Situated on Istanbul’s Anatolian side in the township of Üsküdar, Kuzguncuk lies between Paşalimanı and Beylerbeyi in a valley ending at the Bosphorus. Difficult to reach by land, for a long time it remained a quiet village, its people making a living from fishing, truck gardening and small handicrafts. The embroidered fabrics produced by one of these craftsmen, Sarkis Kalfa, was much in demand for years in the imperial palace. When the ferryboats of the newly formed Şirket-i Hayriye began stopping at Kuzguncuk in the second half of the nineteenth century, accessibility improved and the quarter became a favorite with Istanbul residents.

Kuzguncuk is said to have been known originally as ‘Hrisokeramos', meaning ‘Golden Tile', the name given to a church with a roof of gilded tiles built by the Byzantine Emperor Justinian in the quarter’s founding years. There are also those who say that the quarter was called ‘Kosinitza', a name that eventually morphed into Kuzguncuk ('Little Raven’ in Turkish). Meanwhile the famous 17th century Ottoman traveler Evliya Çelebi says,    “They call the town ‘Kuzguncuk’ because a man named ‘Kuzgun Baba’ (Father Raven) lived here in the time of Mehmed the Conqueror.”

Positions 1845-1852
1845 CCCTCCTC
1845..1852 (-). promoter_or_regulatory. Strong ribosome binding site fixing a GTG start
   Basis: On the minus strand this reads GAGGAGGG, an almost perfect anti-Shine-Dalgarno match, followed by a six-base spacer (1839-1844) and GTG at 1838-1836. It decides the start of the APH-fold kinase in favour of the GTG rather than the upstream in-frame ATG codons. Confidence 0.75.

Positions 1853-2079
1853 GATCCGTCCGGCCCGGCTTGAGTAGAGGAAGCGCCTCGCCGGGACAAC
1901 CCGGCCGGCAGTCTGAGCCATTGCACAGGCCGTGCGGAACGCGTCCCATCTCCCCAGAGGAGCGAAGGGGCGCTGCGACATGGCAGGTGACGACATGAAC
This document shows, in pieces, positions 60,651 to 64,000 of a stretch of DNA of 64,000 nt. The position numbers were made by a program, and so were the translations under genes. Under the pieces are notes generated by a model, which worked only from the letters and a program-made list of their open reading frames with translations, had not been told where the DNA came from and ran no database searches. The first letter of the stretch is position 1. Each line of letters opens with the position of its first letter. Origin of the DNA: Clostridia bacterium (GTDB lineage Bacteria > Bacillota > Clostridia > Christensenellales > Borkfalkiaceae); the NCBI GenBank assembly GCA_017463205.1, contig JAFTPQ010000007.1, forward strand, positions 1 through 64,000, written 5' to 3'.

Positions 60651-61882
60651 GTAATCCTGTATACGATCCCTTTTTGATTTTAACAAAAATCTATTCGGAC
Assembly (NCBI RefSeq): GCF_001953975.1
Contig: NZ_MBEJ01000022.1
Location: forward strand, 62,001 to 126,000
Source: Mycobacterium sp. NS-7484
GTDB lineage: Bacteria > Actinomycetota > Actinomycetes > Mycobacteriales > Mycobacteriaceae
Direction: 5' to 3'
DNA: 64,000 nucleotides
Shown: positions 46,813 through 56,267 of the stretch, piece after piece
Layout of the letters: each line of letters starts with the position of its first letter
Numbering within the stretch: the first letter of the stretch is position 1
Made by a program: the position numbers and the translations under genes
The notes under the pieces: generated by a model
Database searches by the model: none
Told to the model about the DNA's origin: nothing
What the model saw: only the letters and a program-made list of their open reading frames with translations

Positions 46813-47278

Whatever the origin of its name, Kuzguncuk goes on sleeping its peaceful sleep of the centuries. Time stands still at Kuzguncuk, in the sea and the sky and the magnolia trees, and in the pigeons and doves that huddle on its wooden rooftops cooing love songs. Everyone who sets eyes on its streets where Turkish, Greek, Armenian and Jewish houses have stood side by side for hundreds of years, its Pink Yalı, the Kuzguncuk Ferry Landing and Fountain, the Kuzguncuk Grove, the Cemil Mola Mansion, the Serasker Avni Pasha Yalı, and the mosques, churches and synagogues that stand shoulder to shoulder as if in support of each other, calls Kuzguncuk ‘the capital of quiet'. And they are right.